A major retrospective of one of the founders of Modern Croatian painting, Menci Clement Crnčić was exhibited at Klovićevi dvori Gallery in Zagreb to mark the 150th anniversary of the artist’s birth. Menci Clement Crnčić contributed greatly to Croatian art history and is most well known for his impressionistic landscape paintings, especially his depictions of the Croatian sea. The sea remained an inexhaustible source of inspiration for him throughout his lifetime, and he found ways to depict every aspect of its nature.
His early sketches show his skill for depicting everyday scenes from life in the city. Crnčić observed people from a distance but managed to capture their essence with his graphic style. He was a master of detail and drew snapshots of fleeting moments that were inherently dramatic in his heavily contrasted etchings. In was during this time working with famous German graphic artist, William Unger, in Lovran, a small coastal town in Istria, that his love affair with the sea began.The sea was a perfect subject for Crnčić. He depicted it in all of it’s changing temperments. Impressionist brushstrokes became brighter and more fluid. Water abstracted with the reflections and glimmering of the sun. Crnčić passionately exposed the drama of a stormy sea as well as the calm and peaceful moments. The sea was constantly changing, and he managed to capture the atmosphere of all of it’s different stages.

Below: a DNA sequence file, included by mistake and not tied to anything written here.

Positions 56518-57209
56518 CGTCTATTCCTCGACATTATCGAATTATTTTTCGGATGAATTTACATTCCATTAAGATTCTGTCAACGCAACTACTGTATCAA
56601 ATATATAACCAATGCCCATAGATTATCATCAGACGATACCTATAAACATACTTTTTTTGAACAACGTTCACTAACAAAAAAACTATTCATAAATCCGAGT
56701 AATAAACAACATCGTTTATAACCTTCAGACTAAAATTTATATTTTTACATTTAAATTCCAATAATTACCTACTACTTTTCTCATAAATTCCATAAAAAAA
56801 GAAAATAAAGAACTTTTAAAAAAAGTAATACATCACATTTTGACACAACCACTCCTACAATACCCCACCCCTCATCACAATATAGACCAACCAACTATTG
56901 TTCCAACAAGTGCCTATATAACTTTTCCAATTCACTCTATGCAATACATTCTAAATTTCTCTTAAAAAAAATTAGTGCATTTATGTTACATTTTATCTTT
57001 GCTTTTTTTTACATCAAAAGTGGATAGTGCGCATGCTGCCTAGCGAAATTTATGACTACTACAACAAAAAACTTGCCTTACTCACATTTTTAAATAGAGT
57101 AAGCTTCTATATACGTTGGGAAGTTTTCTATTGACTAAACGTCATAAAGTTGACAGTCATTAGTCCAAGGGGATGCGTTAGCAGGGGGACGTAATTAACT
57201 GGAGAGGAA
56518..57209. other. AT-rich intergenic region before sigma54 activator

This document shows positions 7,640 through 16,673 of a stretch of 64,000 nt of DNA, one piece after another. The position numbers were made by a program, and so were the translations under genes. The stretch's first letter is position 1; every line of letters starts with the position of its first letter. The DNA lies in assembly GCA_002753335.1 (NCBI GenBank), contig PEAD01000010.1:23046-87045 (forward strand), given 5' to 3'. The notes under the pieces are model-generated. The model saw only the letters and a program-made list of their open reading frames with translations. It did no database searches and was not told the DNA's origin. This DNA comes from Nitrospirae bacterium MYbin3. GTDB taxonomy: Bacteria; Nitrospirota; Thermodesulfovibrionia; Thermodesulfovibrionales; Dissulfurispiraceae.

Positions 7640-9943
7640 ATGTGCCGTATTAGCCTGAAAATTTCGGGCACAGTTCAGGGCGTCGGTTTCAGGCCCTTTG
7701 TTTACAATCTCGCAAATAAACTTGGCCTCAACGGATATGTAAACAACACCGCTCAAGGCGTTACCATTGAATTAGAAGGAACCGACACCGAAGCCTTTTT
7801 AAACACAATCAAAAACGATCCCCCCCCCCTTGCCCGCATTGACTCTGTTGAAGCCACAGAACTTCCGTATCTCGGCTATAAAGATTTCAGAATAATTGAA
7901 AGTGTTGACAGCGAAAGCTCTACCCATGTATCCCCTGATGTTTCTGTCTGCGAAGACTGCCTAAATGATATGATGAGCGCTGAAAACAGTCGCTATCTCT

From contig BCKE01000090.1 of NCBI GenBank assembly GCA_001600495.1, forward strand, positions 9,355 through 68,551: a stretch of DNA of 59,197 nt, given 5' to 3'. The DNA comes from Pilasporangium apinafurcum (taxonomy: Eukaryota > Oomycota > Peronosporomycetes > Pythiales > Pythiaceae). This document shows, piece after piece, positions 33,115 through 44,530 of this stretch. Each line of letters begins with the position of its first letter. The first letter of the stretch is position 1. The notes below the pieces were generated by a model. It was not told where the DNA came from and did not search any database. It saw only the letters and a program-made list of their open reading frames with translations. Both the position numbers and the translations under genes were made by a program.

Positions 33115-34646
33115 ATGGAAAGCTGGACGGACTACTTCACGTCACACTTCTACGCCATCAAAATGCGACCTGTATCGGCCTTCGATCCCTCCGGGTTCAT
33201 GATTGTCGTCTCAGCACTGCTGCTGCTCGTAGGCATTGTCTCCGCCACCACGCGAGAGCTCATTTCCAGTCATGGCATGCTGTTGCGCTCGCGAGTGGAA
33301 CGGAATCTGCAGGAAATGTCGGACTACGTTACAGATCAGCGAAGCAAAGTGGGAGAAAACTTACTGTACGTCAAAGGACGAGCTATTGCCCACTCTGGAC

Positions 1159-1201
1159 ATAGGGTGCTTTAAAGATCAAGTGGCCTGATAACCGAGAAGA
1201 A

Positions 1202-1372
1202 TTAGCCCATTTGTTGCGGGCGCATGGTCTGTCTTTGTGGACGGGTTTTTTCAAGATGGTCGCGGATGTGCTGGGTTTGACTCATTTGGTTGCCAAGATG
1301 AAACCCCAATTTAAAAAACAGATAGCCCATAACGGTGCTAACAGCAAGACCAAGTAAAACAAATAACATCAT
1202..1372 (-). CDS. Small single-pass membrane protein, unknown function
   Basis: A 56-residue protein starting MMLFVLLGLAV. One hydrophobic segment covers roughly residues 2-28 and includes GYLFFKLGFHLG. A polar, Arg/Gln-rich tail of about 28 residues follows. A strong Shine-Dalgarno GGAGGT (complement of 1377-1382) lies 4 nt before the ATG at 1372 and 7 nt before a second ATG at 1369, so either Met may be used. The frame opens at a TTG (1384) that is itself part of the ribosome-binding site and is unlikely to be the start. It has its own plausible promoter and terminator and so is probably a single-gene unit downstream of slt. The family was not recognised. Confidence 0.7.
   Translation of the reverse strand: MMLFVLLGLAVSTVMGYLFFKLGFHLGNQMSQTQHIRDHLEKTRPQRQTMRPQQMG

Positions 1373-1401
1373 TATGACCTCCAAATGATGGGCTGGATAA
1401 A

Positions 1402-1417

The sea was a perfect subject for Crnčić. He depicted it in all of it’s changing temperaments. Impressionist brushstrokes became brighter and more fluid. Water abstracted with the reflections and glimmering of the sun. Crnčić passionately exposed the drama of a stormy sea as well as the calm and peaceful moments. The sea was constantly changing, and he managed to capture the atmosphere of all of its different stages.
His paintings of the sea were especially well received in the art cirlces of Zagreb, where he moved in 1900. He continued to travel extensively around the coast painting the sea, as well as the countryside. He depicted moutains and vineyards in all of the seasons. He also continued to make etchings and drawings of his travels. In Zagreb he combined the two mediums and made paintings of street scenes around the city, which are still recognizable today. Crnčić also contributed greately to the city as one of the founders of the Academy of Fine Arts, Zagreb in 1907 where he taught until his death. He trained many generations of famous Croatian graphic artists, like Tomislav Krizman who was part of the Medulić Society, along with the famous sculptor Ivan Meštrović.
Crnčić traveled throughout his life and exhibited his work all over Europe, but it was in Croatia where he focused his energy and passion. Today he is regarded as the first Croatian landscape painter, but it is equally important to recognize his graphic work. Without it, he might have never discovered his love for the coast or helped created an institution to continue his legacy.
Written by Kelly Foster